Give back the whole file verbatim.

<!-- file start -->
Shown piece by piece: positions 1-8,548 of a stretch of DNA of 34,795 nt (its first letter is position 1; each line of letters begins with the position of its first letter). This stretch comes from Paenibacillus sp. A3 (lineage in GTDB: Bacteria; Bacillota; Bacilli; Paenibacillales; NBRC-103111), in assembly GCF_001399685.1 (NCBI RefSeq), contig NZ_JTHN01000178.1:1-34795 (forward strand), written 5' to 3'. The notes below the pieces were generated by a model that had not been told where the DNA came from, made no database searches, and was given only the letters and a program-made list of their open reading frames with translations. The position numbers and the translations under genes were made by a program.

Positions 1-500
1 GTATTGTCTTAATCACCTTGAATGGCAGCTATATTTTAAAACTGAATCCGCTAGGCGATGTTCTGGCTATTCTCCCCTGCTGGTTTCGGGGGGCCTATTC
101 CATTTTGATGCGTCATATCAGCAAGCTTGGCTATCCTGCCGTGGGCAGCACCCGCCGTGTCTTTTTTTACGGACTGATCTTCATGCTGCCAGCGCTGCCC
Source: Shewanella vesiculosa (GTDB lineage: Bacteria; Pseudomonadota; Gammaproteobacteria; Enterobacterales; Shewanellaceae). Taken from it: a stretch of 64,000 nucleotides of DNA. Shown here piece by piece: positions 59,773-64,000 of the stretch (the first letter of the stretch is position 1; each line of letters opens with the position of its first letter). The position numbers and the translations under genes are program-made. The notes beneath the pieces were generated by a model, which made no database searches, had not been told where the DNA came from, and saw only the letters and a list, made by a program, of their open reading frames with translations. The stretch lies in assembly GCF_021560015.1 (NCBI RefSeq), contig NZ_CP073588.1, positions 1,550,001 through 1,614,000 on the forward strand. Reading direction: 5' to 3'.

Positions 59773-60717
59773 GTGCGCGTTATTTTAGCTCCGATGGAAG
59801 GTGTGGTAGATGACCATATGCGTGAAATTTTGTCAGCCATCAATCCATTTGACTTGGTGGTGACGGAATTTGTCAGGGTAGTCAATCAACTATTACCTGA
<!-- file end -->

Shown piece by piece: positions 1-8,548 of a stretch of DNA of 34,795 nt (its first letter is position 1; each line of letters begins with the position of its first letter). This stretch comes from Paenibacillus sp. A3 (lineage in GTDB: Bacteria; Bacillota; Bacilli; Paenibacillales; NBRC-103111), in assembly GCF_001399685.1 (NCBI RefSeq), contig NZ_JTHN01000178.1:1-34795 (forward strand), written 5' to 3'. The notes below the pieces were generated by a model that had not been told where the DNA came from, made no database searches, and was given only the letters and a program-made list of their open reading frames with translations. The position numbers and the translations under genes were made by a program.

Positions 1-500
1 GTATTGTCTTAATCACCTTGAATGGCAGCTATATTTTAAAACTGAATCCGCTAGGCGATGTTCTGGCTATTCTCCCCTGCTGGTTTCGGGGGGCCTATTC
101 CATTTTGATGCGTCATATCAGCAAGCTTGGCTATCCTGCCGTGGGCAGCACCCGCCGTGTCTTTTTTTACGGACTGATCTTCATGCTGCCAGCGCTGCCC
Source: Shewanella vesiculosa (GTDB lineage: Bacteria; Pseudomonadota; Gammaproteobacteria; Enterobacterales; Shewanellaceae). Taken from it: a stretch of 64,000 nucleotides of DNA. Shown here piece by piece: positions 59,773-64,000 of the stretch (the first letter of the stretch is position 1; each line of letters opens with the position of its first letter). The position numbers and the translations under genes are program-made. The notes beneath the pieces were generated by a model, which made no database searches, had not been told where the DNA came from, and saw only the letters and a list, made by a program, of their open reading frames with translations. The stretch lies in assembly GCF_021560015.1 (NCBI RefSeq), contig NZ_CP073588.1, positions 1,550,001 through 1,614,000 on the forward strand. Reading direction: 5' to 3'.

Positions 59773-60717
59773 GTGCGCGTTATTTTAGCTCCGATGGAAG
59801 GTGTGGTAGATGACCATATGCGTGAAATTTTGTCAGCCATCAATCCATTTGACTTGGTGGTGACGGAATTTGTCAGGGTAGTCAATCAACTATTACCTGA